The best method of assessing the wetting powers of liquids is to measure the contact angle formed with a particular solid surface. In order to study the wetting of insects by spray liquids, it was necessary to measure, as rapidly as possible, the contact angles of very small droplets on restricted surfaces (such as portions of the insects). The apparatus used projected a greatly enlarged image of the drop, the outline of which could be traced very quickly and used for subsequent calculations.
Under practical conditions, spray droplets impact on insects with some relative velocity either due to drift of the spray particles or to flight movements of the insect.Measurements were therefore made of the contact angles formed by droplets of water of known size falling on to insects (or to a beeswax surface) at a known speed. It was found that with rather large drops (5 mm. diameter) the contact angles formed were somewhat lower than the normal advancing contact angle. With small droplets (0·1-0·5 mm. diameter) there was no difference. Biological tests were made with 30 species of insects, differing widely in the nature of their integument and habitat. The resistance to wetting was found to vary greatly, not only from species to species but also on different parts of the body of a single insect. In general, most of the insects were readily wetted by oils and unwetted by water. Insects withhard cuticular lipoids, such as Tenebrio, were more hydrophobic than the Blattidswith greasy cuticular waxes. A few species were both lipophilic and hydrophilic (larvae of Mamestra, Polia, Musca). Apart from the chemical nature of the cuticle, irregularities and the presence or absence of hairs were important. Increased roughnesslowers the contact angles of liquids with good wetting powers, but has the opposite effect with liquids with poor wetting powers. Measurements were made of thecontact angles formed on individual hairs of Arctia caja larvae by spray droplets. The contact angles formed on these hairs by plain liquids were strongly correlated with the angles formed on smooth Tenebrio cuticle or on an artificial beeswax surface; but there was only very rough correlation between the three sets of data when aqueous solutions of wetting agents were tested.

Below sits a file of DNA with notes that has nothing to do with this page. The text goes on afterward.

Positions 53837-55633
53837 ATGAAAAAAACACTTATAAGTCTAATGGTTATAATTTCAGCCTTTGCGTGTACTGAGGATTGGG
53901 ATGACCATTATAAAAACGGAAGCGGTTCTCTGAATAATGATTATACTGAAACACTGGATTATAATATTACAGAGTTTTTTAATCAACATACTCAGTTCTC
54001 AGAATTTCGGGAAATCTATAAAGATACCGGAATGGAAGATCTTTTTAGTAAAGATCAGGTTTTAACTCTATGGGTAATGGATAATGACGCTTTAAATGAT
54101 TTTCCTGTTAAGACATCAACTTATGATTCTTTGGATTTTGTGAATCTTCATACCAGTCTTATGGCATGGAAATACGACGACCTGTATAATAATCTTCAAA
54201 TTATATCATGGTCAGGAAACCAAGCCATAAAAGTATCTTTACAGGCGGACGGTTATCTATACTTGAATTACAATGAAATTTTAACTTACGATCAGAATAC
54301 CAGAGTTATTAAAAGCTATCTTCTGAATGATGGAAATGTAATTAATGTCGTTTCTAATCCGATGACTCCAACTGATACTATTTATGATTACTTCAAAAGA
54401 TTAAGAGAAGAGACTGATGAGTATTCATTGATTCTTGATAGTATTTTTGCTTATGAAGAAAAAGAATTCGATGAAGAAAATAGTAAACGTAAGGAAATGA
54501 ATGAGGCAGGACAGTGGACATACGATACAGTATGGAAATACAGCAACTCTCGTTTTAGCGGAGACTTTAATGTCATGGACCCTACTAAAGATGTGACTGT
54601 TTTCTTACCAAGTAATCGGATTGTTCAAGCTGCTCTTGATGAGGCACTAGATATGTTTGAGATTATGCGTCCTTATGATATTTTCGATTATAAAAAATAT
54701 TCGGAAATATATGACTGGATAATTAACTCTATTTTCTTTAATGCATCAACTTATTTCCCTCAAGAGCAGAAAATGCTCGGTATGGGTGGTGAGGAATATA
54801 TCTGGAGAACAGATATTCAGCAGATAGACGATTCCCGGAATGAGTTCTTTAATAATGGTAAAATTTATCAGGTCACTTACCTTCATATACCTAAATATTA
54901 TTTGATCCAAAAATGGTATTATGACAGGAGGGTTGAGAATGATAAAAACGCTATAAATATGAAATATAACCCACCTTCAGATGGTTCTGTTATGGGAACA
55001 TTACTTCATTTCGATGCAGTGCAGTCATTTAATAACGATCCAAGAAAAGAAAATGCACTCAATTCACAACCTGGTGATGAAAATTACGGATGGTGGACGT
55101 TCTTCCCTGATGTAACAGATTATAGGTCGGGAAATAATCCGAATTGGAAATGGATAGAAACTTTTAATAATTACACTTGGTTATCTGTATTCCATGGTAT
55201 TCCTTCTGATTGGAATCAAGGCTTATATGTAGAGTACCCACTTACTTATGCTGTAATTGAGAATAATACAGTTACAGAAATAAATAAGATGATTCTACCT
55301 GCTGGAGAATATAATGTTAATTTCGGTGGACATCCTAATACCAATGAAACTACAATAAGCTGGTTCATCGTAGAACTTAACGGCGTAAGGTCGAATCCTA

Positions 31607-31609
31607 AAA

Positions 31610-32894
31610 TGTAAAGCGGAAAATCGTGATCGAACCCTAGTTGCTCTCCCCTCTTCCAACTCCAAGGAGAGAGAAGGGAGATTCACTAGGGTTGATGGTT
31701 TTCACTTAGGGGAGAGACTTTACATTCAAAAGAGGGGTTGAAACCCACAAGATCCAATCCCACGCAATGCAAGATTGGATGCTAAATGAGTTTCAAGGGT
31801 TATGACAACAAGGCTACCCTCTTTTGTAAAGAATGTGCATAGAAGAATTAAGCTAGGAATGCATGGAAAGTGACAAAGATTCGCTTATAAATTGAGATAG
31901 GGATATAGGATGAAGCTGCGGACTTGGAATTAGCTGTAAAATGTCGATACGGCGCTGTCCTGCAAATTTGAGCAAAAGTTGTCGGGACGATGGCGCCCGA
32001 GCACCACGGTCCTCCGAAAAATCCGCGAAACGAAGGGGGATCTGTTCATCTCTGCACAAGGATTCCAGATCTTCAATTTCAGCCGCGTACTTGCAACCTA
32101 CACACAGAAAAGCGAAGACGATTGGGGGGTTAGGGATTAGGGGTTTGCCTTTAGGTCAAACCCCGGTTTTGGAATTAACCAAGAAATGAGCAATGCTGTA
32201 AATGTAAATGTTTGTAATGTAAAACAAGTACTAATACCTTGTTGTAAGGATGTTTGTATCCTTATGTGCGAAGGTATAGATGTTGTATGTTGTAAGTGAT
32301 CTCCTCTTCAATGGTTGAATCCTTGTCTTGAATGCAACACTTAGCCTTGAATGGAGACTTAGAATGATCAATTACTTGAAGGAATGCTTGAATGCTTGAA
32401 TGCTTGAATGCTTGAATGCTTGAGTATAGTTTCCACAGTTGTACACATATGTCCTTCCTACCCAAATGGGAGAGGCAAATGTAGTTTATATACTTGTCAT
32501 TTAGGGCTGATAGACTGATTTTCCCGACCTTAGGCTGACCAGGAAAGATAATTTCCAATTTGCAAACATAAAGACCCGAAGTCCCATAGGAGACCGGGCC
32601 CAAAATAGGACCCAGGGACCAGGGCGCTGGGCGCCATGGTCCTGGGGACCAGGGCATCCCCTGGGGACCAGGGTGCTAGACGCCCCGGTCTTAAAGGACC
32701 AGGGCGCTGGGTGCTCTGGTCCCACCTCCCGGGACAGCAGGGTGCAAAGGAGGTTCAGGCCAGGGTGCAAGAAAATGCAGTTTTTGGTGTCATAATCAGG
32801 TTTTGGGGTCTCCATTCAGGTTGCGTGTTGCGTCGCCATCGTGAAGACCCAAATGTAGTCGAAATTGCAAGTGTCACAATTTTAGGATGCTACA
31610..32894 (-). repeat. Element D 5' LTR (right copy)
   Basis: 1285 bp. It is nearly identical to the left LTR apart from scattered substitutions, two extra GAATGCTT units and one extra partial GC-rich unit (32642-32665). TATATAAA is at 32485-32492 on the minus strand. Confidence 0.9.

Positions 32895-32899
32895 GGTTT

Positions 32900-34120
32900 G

The test liquids included saturated and unsaturated hydrocarbons, mineral oils with varying aromatic contents, organic esters, alcohols and aqueous solutions. Among the hydrocarbons, members of the aliphatic series wet insect cuticle more readily than the aromatic group. The aromatic contents of the oils did not, however, affect their very high wetting powers.
The effects of adding surface active agents to aqueous sprays were investigated. Of the samples tested, the most effective wetting agents were those with neutral un-ionised molecules.
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